They were sleeping off their shots, so I opened the screen to see them more clearly. Lessons about photographing a bunch of black cats were just beginning as they are almost indistinguishable in the box. The little cardboard toilet paper roll and tissue box are full of toothmarks—I had forgotten how kitten chewed on everything! They had about a dozen toilet paper and paper towel rolls in there, and they and the tissue box were reduced to shreds in the time there.

four kittens in box

The view from above, too sweet.

This print wasn’t very well-printed, and when I lightened it it began to fall apart, but you can see their little faces in the box, Sunshine, Giuseppe, Mewsette and Jelly Bean, and you can see a bit of the white spot on his chest, and the white hairs in his ears that looked like big brushes until he grew into them.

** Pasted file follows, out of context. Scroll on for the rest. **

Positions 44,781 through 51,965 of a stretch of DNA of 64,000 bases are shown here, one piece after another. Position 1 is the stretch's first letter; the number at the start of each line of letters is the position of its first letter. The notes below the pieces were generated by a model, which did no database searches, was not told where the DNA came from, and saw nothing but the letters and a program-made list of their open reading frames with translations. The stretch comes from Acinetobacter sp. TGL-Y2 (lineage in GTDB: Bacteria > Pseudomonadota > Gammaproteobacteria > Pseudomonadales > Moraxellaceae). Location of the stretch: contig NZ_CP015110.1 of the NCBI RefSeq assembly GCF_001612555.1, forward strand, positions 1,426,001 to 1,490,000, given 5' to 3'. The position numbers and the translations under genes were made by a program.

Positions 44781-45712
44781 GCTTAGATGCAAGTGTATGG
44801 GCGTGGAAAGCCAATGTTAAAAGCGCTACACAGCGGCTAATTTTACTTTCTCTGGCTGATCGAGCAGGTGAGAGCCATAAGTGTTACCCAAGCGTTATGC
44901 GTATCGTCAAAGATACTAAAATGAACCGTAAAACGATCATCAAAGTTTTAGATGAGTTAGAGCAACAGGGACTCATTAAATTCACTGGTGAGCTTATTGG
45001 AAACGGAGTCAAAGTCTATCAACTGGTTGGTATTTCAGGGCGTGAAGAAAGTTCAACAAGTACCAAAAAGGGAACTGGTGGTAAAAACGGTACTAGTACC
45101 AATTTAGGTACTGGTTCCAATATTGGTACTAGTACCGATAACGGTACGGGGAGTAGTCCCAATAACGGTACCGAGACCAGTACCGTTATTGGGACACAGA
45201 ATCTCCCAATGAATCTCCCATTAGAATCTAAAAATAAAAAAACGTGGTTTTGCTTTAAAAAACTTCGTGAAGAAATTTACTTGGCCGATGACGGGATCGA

I had always thought about one of the top two as a painting, just a silly colorful kittens’ playroom!

Reference this little heap with yesterday’s cuddle puddle on my desk.

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Unless I have linked the photo to something else, which is rare with daily photos, you can click the photo to see a larger version. I save them at 1000 pixels maximum dimension, and at that size the photos are nearly twice the dimension and you can see more detail in many of the photos I post. Please remember if you download or share, my name and the link back to the original photo should always appear with it.

To see more daily photos go to “Daily Images” in the menu and choose “All Photos” or any other category.